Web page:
Bond question

The city bond questions are aimed at getting voter approval for spending millions on much needed infrastructure repairs that enhance Scottsdale's quality of life.

With two days left before the end of Scottsdale’s special 2019 bond election this Tuesday, voter turnout is already exceeding turnout in the last bond election back in 2015. In 2015, 25 percent of eligible voters cast ballots; as of Oct. 29, 25.7 percent had voted.

The election determines whether or not the city is authorized to issue up to $319 million in bonds to pay for infrastructure, public safety and parks projects throughout the city.

The bond issue was not the only thing on the ballot for many Scottsdale voters.

Voters within Scottsdale Unified School district boundaries, which primarily includes Scottsdale residents but also parts of Phoenix, Paradise Valley and Tempe, will decide whether to continue the district’s existing 15 percent maintenance and operations budget override.

As of Oct. 29, the county received 25.7 percent of Scottsdale voters' ballots in the city bond election, according to the city.

The Maricopa County Recorder’s Office and Scottsdale Unified School District did not respond to a request for the number ballots returned in that district’s election.

However, the county received 44,631 ballots as of October 29. That's up by roughly 7,000 compared to the 2015 election, where 37,766 bond election ballots were in.

Five days before Election Day in 2015, the county received 28,202 ballots – over 16,000 fewer ballots filed so far in this year's bond election as of Oct. 29.

The increase in early votes could largely be the result of a new change implemented for this election, by the county.

This is the first time the county conducted an all-mail-in special election, which included voters not on early voting lists.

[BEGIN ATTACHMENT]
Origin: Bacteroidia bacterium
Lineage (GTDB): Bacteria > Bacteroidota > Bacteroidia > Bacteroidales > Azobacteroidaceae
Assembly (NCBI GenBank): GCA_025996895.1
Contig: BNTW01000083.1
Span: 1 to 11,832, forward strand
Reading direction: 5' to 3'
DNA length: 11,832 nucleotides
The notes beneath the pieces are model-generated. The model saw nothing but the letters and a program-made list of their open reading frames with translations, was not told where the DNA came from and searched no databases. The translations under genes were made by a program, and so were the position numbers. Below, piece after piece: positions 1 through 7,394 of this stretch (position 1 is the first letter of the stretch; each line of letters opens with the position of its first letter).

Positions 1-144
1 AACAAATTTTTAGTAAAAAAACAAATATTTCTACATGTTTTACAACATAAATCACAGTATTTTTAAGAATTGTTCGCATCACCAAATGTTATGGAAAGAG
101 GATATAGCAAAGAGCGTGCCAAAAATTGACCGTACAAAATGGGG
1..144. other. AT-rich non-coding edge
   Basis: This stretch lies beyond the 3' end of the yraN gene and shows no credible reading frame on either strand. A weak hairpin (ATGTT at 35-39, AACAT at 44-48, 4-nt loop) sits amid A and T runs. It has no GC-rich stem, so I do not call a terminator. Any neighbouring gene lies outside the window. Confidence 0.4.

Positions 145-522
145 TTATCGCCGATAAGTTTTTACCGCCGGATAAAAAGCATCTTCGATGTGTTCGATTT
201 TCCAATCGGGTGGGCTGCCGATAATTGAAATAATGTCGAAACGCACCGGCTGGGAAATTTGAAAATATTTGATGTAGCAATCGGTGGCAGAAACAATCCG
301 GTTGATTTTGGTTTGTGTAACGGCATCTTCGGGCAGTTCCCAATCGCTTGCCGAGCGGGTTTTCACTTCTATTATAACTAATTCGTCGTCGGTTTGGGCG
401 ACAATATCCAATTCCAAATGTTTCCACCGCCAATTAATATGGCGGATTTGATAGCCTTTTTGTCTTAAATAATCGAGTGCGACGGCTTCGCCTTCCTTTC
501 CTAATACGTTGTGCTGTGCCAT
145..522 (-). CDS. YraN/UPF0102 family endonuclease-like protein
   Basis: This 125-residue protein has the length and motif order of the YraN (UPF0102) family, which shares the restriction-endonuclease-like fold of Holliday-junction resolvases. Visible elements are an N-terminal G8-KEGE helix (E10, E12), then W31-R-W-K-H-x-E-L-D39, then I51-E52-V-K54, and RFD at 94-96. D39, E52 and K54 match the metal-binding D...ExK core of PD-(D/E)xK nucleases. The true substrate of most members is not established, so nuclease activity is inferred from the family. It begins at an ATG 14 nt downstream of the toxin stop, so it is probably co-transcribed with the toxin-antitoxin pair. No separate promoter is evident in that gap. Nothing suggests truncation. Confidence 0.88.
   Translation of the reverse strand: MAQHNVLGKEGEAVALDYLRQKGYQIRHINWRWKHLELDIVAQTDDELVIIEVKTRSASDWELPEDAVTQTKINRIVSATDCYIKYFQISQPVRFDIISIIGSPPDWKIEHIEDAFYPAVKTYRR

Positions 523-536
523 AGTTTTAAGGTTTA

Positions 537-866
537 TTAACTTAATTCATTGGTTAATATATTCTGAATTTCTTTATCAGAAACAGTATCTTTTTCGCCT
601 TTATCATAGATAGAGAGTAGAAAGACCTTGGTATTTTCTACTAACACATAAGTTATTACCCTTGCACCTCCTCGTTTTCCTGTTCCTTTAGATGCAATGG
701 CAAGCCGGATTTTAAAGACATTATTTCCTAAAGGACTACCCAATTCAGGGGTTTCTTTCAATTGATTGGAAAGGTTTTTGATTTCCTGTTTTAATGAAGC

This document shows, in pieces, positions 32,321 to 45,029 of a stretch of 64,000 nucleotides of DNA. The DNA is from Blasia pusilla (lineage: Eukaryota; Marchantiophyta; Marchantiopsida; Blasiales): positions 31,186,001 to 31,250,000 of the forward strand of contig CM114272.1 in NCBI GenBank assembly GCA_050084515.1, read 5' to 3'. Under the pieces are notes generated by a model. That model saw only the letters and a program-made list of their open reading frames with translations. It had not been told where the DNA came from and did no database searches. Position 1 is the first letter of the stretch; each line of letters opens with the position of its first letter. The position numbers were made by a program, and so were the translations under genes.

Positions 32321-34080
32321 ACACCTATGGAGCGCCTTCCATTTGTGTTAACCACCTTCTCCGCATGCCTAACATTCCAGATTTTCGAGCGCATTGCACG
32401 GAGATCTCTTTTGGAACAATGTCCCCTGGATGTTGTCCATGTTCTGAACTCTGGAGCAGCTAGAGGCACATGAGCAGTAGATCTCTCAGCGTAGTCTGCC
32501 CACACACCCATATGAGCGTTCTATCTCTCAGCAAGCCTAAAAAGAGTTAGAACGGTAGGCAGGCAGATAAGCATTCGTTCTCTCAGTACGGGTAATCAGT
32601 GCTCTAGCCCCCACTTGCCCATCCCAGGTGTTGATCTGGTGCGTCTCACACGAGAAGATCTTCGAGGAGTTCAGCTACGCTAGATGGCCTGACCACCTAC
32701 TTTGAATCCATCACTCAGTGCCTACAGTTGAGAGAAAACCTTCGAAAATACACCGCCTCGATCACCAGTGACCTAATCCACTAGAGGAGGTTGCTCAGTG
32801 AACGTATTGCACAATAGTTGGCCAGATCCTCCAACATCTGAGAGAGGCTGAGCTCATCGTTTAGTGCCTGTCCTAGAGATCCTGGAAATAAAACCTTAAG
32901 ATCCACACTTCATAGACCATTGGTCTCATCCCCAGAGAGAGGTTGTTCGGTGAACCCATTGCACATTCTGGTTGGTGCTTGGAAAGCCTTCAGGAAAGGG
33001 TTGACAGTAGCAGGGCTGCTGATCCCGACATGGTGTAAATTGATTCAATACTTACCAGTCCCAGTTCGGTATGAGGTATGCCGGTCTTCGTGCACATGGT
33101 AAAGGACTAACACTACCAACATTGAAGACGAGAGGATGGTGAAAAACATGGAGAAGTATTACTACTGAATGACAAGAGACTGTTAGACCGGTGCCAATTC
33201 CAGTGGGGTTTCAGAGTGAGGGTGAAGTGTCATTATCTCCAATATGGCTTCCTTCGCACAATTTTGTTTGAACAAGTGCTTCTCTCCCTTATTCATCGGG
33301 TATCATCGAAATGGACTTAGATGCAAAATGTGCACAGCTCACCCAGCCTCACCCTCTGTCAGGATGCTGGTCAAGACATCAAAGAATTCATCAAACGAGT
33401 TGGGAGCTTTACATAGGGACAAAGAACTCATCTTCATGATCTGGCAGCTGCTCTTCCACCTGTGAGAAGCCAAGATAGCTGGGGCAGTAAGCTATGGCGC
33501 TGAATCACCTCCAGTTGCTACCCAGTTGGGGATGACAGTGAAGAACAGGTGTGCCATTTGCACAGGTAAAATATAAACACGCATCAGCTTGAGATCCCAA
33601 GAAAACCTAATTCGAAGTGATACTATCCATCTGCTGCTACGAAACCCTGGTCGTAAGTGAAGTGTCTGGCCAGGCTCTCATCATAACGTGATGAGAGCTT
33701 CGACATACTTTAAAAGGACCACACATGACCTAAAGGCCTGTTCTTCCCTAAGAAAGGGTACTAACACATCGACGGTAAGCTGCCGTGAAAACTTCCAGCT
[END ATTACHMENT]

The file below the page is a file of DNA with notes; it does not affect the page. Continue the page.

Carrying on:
This year, the county sent out ballots to the 173,547 registered voters in Scottsdale. In 2015, only 94,590 voters received ballots by mail.

If history is any indication, the decision to switch to all-mail-in ballots should not have a detrimental effect on overall voter turnout.

Historically, early voters cast the vast majority of votes in off-year elections in Scottsdale.

In the 2015 bond election, early votes accounted for over 93 percent of all votes.

In the 2013 special bond election, early votes accounted for just over 89 percent.

While turnout in 2019 is trending well ahead of 2015, it still lags far behind expected turnout in elections where other local, state and national issues motivate greater participation.

In the last three off-year elections in Scottsdale, voter turnout hovered between 18.5 and 29.4 percent.

That is less than half of the 71.4 percent of Scottsdale voters who participated in last year’s general election, which included a number of issues that likely galvanized voters, including a City Council race and Proposition 420, along with contests for state and federal lawmakers.

Historically, turnout in Scottsdale bond elections increase when bond questions share the ballot with other major issues.

The city’s 2010 election –which included two bond propositions, seven charter amendments and a city council race – had a voter turnout of 62.5 percent.

Voters who still wish to turn in their ballots can do so in person at voting center, but it is too late to mail ballots.

The county recommended placing ballots in the mail by Oct. 29 to ensure the recorder’s office received them by Nov. 5.

There are two voting centers in Scottsdale at the Indian Bend Wash Visitor’s Center, 4201 N. Hayden Road, and at the Florence Ely Nelson Desert Park, 8950 E. Pinnacle Peak Road.

Ballots can also be delivered to Maricopa County Elections at 510 S. Third Ave. in Phoenix or 222 E. Javelina Ave. in Mesa. 

For voting center hours of operation: